Oil prices continued to decline for the fourth week in a row. Prices slightly changed in early Asian trading following a 5 percent fall to their lowest level in four months on Thursday. That is mainly due to concerns about global demand.
Brent and Texas crude lose a sixth of their value
By 02:32 GMT, Brent crude futures rose ten cents, a 0.1 percent increase reaching $77.52 per barrel. Meanwhile, West Texas Intermediate crude settled at approximately $72.95 per barrel. Both indices lost about one-sixth of their value over the past four weeks.
“There was little in the way of fresh fundamental developments behind the move. Instead, a break below US$80/bbl appears to have brought a fair amount of technical selling,” ING said in a research note on Friday.
OPEC and the International Energy Agency have both predicted supply tightness in the fourth quarter. However, some key economic data from around the world this week showed demand was bleaker than forecast.
Increasing U.S. inventories reduces oil prices
The decline in oil prices this week was mainly due to the sharp rise in U.S. crude inventories. Moreover, production continued at record levels. Thus, analysts believe this raised fears of weak demand in the world’s largest oil consumer amid rising production.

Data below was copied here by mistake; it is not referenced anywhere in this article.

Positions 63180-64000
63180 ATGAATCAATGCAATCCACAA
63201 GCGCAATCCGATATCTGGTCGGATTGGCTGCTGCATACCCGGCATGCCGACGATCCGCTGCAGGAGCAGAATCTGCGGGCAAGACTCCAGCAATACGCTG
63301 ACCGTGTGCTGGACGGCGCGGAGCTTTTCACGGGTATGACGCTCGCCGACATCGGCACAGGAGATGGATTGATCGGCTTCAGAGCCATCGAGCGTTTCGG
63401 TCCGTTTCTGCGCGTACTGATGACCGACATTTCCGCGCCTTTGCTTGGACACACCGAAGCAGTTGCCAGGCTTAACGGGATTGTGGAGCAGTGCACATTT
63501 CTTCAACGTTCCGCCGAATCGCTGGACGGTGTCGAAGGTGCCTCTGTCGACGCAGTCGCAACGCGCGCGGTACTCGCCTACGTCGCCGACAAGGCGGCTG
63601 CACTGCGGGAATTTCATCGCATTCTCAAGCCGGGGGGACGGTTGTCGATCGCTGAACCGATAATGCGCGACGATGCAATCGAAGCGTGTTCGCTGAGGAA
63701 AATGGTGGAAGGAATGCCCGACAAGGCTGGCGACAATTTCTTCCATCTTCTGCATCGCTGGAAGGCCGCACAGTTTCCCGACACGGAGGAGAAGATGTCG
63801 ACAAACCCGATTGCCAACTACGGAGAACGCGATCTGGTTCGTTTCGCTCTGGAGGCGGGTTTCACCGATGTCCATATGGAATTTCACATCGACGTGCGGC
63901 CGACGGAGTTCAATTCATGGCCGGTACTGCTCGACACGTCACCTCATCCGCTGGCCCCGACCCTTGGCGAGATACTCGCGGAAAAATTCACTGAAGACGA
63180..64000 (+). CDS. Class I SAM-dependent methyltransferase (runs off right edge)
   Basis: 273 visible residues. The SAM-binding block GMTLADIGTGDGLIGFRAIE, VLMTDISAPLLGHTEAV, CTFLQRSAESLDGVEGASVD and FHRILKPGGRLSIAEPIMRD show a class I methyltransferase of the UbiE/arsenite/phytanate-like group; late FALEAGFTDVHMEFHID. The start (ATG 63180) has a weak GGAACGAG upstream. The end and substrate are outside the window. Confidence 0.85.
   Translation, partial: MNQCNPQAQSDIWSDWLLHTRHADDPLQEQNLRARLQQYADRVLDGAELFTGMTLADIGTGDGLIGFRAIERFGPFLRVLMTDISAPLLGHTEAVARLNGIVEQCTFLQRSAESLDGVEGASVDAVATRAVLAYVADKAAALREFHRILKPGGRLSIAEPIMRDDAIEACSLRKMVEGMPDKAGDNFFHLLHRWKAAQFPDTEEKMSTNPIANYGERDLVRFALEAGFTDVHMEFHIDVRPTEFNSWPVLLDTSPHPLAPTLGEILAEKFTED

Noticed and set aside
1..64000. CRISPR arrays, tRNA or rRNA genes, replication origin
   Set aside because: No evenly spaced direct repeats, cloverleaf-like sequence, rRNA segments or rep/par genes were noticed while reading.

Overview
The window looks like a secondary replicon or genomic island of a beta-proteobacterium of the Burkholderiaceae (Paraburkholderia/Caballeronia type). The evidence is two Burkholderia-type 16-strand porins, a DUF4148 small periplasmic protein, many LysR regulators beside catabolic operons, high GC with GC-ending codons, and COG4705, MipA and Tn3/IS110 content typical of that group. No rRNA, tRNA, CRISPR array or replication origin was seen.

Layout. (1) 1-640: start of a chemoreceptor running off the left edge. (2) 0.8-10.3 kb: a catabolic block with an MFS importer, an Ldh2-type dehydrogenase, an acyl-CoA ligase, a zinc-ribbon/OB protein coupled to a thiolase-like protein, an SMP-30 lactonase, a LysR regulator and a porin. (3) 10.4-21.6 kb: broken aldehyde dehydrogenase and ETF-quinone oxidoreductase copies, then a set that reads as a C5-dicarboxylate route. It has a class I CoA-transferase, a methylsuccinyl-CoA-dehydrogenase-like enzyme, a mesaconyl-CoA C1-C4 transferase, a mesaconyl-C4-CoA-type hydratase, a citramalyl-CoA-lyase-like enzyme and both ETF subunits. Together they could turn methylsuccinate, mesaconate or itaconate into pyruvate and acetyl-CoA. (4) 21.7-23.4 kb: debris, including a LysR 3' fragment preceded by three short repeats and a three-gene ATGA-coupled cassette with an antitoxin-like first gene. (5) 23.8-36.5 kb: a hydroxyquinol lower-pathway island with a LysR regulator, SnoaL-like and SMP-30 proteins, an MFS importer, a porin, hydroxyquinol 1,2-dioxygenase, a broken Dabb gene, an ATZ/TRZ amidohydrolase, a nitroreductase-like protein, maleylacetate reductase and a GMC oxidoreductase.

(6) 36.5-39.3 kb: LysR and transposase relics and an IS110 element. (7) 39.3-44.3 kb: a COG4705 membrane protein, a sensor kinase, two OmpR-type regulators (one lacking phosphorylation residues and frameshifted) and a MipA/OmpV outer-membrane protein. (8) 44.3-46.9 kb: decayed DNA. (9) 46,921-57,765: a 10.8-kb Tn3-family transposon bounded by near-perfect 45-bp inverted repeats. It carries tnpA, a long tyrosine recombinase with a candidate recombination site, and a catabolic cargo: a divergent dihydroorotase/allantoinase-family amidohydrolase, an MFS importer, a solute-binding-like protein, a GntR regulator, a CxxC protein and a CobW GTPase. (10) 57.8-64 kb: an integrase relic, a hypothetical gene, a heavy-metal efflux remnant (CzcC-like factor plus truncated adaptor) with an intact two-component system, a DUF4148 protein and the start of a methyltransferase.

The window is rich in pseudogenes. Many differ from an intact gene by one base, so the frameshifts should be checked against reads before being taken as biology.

For its part, J.P. Morgan commodities research said on Friday that its global oil demand tracker showed demand averaged 101.6 million barrels a day in the first half of November. That is 200,000 barrels a day lower than its projection for the month.
Analysts believe that recent drops in prices are also likely to push Saudi Arabia to extend oil output cuts into 2024.
“There will be growing noise around OPEC policy in the coming weeks with the group set to meet in Vienna on 26 November,” ING said.
The US Energy Information Administration stated earlier that “crude oil inventories in the United States rose by 3.6 million barrels last week to 421.9 million, far exceeding the expectations of analysts polled by Reuters, who estimated the expected increase at 1.8 million barrels.”
The data showed that US domestic crude production remained at a record high of 13.2 million barrels per day.
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